Beyond the Range
Make Your Own Path
Okay, I admit it: I’ve taken a strange and winding path over the last few years, and now I’m totally obsessed with Andean history. When I started researching the Incas, my goal was to establish a foundation for writing a sequel to Chaturanga. But one thing led to another and now I’m making videos and posting about ancient architecture, mythology, metaphysics, and geocosmic alignments.
(Above) Standing next to the Machu Picchu's Sun Gate (Intipunku), overlooking the mysterious "lost city of the Incas."
What happened, you ask? Consuming books and delving back through ancient texts, I’m both shocked and fascinated by how little we truly know about our past. The linear version of history that I was taught in school – largely based upon huge assumptions, yet which I accepted without a second thought – is rapidly being disrupted by new discoveries and theories. The more I learn about ancient Peru (and its counterparts around the world), the more I appreciate that history is, indeed, a vast and mysterious frontier for the modern-day explorer.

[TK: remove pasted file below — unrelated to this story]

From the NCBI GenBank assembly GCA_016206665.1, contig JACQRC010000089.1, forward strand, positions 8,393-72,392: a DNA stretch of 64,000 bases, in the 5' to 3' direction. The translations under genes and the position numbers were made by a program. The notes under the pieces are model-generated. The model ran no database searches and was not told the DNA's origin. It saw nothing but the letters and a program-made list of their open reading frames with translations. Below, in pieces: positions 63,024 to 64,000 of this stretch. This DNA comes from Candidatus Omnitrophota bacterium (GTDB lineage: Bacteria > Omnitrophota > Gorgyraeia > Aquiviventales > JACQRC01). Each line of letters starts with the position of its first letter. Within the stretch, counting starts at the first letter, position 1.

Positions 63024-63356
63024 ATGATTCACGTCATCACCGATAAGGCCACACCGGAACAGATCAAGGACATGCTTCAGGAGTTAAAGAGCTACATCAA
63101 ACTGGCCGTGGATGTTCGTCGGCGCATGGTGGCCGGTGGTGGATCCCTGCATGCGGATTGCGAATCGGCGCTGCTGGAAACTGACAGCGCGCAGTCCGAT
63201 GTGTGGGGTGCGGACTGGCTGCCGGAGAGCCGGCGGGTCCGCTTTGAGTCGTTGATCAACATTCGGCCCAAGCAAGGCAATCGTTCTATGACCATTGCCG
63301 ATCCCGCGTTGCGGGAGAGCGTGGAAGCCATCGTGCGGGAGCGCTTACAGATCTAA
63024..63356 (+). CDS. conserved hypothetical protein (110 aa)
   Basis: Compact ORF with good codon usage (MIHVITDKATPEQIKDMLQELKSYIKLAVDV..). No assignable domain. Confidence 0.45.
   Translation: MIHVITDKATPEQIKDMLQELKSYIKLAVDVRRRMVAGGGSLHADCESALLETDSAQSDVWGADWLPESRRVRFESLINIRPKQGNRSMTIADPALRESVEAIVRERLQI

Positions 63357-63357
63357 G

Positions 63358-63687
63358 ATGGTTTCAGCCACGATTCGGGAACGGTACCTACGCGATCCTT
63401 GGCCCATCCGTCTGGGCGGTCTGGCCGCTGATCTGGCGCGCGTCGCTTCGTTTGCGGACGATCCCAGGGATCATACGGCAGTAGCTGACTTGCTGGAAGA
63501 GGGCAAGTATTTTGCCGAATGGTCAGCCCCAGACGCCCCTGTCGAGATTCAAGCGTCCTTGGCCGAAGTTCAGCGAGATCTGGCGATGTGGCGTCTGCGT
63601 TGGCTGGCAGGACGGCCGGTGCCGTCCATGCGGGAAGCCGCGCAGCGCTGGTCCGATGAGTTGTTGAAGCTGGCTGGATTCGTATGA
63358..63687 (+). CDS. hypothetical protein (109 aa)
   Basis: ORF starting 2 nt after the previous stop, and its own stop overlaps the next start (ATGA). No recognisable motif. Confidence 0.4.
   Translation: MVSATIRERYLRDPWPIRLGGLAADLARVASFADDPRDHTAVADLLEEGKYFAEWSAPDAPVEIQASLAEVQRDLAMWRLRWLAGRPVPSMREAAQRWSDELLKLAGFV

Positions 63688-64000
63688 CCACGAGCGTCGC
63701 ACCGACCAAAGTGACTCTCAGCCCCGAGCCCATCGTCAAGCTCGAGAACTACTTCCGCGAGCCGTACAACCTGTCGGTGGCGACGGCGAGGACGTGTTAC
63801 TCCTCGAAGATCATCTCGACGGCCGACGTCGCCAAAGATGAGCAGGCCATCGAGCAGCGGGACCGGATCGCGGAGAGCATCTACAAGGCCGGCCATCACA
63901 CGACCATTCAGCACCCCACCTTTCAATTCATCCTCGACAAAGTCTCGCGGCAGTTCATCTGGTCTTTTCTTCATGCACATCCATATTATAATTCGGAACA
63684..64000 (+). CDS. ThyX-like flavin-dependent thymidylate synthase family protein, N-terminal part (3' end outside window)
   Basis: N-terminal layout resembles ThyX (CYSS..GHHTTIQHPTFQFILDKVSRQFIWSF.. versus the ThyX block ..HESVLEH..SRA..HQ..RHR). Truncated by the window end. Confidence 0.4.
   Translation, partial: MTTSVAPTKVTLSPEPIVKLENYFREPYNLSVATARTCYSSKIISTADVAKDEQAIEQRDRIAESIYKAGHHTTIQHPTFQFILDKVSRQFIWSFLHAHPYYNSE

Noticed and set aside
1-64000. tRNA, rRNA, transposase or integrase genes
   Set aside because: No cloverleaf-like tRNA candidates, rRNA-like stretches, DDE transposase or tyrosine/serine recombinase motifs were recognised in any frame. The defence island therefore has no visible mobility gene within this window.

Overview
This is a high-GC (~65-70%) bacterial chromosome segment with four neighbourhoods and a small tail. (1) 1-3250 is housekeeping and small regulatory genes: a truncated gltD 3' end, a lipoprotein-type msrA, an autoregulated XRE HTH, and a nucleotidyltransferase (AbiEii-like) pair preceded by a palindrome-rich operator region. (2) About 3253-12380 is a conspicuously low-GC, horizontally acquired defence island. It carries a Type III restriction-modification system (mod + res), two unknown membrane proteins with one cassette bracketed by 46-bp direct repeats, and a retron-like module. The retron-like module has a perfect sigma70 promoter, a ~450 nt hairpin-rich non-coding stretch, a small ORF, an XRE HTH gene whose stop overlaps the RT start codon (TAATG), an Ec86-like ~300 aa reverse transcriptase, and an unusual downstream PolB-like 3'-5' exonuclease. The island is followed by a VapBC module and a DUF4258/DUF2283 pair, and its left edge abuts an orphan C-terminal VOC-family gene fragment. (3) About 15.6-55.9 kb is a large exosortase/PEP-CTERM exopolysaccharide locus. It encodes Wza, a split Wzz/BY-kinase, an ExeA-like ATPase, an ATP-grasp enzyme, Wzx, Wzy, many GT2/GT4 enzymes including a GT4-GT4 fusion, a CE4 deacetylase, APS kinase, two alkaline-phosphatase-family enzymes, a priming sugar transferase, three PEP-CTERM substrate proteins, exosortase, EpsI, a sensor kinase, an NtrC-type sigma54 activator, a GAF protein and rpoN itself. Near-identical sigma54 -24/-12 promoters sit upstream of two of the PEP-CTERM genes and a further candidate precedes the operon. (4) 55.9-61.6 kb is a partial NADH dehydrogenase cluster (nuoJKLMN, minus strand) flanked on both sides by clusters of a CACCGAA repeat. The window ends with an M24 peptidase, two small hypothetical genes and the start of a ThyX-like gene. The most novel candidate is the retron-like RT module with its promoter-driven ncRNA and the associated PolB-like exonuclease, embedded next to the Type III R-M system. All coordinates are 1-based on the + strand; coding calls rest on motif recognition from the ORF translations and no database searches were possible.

No doubt about it, there is still plenty to discover in this world – not only at the bottoms of oceans or interiors of jungles, but in our past, our future, our minds, and our souls. It’s an exciting time for those who crave knowledge, understanding, and adventure.
For those who know me and/or have read Chaturanga, this may all seem a bit strange. Don’t worry, I’ll be back to writing about Patrick Eaton (or someone like him) soon enough. For now, I’m just enjoying the ride, keeping in mind one of the many great quotes by Joseph Campbell: “If you can see your path laid out in front of you step by step, you know it's not your path. Your own path you make with every step you take. That's why it's your path.” Who knows where this path will end up, but at least I’m enjoying every step!
Originally published 4/26/2019 here. ©Beyond the Range. All rights reserved. Feel free to republish so long as credit is given.